The Environment and Non-Human Animals
Nishan Degnarain (28 June 2020) “Big Pharma’s U-Turn Threatens 450-Million-Year-Old Species On Front Line Of Coronavirus Defense,” Forbes
Vaccine testing often uses the “unique blue blood of the Horseshoe Crab.” However, the overuse of the Horseshoe Crab in medicine has put the species on the vulnerable or endangered list. A Singapore research team found a sustainable alternative using blood from Army Worms, and prior to the pandemic many pharmaceutical companies pledged to change to this alternative. However, the race to find a COVID-19 vaccine saw many of those companies revert to using the Horseshoe Crab. In attempting to cure a serious human disease, are we justified in endangering another species? What if the species then goes extinct?
Charli Shield (14 April 2020), “Coronavirus pandemic linked to destruction of wildlife and world’s ecosystems,” DW
Although SARS-CoV-2 is not human-made in a lab, Shield claims that humans contributed to the emergence of the novel coronavirus through their behaviour toward the natural environment and other species. Disrupting ecosystems creates the conditions that are ripe for the cross-over between species that allows novel viruses to emerge.
John Vidal (18 March 2020), “Destroyed Habitat Creates the Perfect Conditions for Coronavirus to Emerge,” Scientific American
A decade ago, scientists believed that forests teaming with biodiversity caused the emergence of novel pathogens. Now, scientists believe that it is the destruction of biodiversity that causes threats to human health. As we invade natural ecosystems, “We cut the trees; we kill the animals or cage them and send them to markets. We disrupt ecosystems, and we shake viruses loose from their natural hosts. When that happens, they need a new host. Often, we are it.”
T.V. Padma (1 April 2020), “Deforestation and disease: How natural habitat destruction can fuel zoonotic diseases,” Mongabay
Padma provides a perspective from India on how deforestation and globalization combine to create novel pathogens. Extractive industries bring humans into contact with novel pathogens and these are able to spread across the globe. Pandemics teach us about the nexus between human health and the environment. While wet markets have received a lot of attention in the COVID-19 pandemic, they account for the minority of emerging diseases. One-third of emerging disease come from intensive land-use, and over half come from wildlife in forests.
Sahir Doshi and Nicole Gentile (20 April 2020), “When Confronting a Pandemic, We Must Save Nature to Save Ourselves,” Center for American Progress
Doshi and Gentile provide a perspective from the United States of America and, although the problem of habitat destruction and zoonotic disease is global, they offer some solutions that can be implemented by the USA.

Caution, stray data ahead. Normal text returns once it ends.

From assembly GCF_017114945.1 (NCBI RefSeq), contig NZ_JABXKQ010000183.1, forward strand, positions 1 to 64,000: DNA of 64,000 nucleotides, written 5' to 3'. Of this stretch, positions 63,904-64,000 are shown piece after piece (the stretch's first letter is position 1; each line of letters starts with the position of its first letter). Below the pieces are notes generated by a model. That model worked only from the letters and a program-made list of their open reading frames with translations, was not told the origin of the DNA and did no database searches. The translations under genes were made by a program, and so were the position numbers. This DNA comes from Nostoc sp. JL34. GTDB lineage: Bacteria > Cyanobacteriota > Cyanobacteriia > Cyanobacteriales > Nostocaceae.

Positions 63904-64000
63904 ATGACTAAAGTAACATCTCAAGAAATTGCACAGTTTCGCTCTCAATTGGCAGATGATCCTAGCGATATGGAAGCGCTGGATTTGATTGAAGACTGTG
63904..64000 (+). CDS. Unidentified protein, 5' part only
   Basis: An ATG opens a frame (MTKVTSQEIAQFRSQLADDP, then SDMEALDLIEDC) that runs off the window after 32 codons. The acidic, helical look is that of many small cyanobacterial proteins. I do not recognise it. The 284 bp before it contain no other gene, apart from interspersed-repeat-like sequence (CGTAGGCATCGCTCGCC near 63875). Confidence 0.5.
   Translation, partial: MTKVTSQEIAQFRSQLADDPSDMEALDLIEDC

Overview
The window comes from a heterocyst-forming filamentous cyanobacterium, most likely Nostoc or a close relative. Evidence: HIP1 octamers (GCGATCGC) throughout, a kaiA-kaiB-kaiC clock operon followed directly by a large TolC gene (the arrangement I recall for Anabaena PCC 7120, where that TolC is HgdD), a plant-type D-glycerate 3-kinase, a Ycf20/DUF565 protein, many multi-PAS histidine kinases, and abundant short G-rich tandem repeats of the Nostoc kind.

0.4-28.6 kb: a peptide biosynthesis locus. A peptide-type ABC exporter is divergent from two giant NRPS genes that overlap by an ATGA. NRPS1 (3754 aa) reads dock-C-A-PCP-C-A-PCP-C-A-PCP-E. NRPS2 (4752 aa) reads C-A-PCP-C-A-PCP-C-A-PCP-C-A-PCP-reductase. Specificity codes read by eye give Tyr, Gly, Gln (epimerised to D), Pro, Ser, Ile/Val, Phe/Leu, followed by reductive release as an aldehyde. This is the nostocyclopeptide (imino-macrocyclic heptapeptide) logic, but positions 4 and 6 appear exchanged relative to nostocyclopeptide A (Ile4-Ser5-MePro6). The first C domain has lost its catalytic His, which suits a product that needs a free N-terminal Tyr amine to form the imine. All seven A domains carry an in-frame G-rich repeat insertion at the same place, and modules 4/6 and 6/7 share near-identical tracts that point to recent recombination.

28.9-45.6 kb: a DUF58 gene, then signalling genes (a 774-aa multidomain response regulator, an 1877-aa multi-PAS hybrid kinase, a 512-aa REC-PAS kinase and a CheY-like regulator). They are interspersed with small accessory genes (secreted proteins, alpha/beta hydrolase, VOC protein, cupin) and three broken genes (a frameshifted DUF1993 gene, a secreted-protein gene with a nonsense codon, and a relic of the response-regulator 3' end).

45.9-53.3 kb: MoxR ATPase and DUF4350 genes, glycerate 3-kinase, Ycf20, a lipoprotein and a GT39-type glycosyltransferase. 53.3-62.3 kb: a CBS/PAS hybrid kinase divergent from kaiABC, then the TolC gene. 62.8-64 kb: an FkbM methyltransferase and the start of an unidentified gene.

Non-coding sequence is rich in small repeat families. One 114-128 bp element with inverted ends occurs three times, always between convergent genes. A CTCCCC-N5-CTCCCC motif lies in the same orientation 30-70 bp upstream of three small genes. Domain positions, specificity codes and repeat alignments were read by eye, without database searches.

Jan Dutkiewicz, Astra Taylor and Troy Vettese (16 April 2020), “The Covid-19 pandemic shows we must transform the global food system,” The Guardian
Dutkiewicz, Taylor and Vettese contend that the global system of meat production will generate future novel viruses. Yet, changing food systems is rarely on the table when we do experience a pandemic or near-pandemic. They believe that denying the links between meat-production and novel viruses is akin to science denial by climate-change deniers and anti-vaxxers. Dutkiewicz et al. describe three interventions they believe would address the emergence of novel viruses.
Lisa Warden (19 March 2020), “A Palate for Pestilence: Ominous Links Between COVID-19 and Industrial Animal Farming,” Sentient Media
Warden traces the emergence of several novel viruses to food systems around the world. Warden suggests, “The pattern is sobering: the human quest for meat functions as a key driver of the emergence of deadly infectious diseases that kill countless human and nonhuman animals.” Intensive animal farming increases the risks of novel diseases which kill not only humans, but other animals as well.
Matthew Scully (9 April 2020), “China’s Wet Markets, America’s Factory Farming,” National Review
Scully writes that despite China’s claims to have banned the sale of live wild animals, their wet markets continue to function largely the same as they did before the novel coronavirus. Scully believes these markets should be condemned, but does not believe western countries have the moral high ground to make these condemnations. Scully draws parallels between wet markets and factory farms.
Sigal Samuel (10 June 2020), “The meat we eat is a pandemic risk, too,” Vox Samuel describes how factory farms create risks of both viral pandemics (such as COVID-19) and bacterial pandemics (such as the Bubonic Plague). Factory farms breed animals so that they are nearly genetically identical. This combined with the density of the hosts creates conditions for the evolution of highly virulent forms of viral and bacterial pathogens (see also Sober’s discussion of the evolution of virulence in the philosophy of biology section above). Further, the over-use of antibiotics on factory farms can encourage the evolution of drug-resistant pathogens. Samuel concludes with suggestions on how to build a better food system.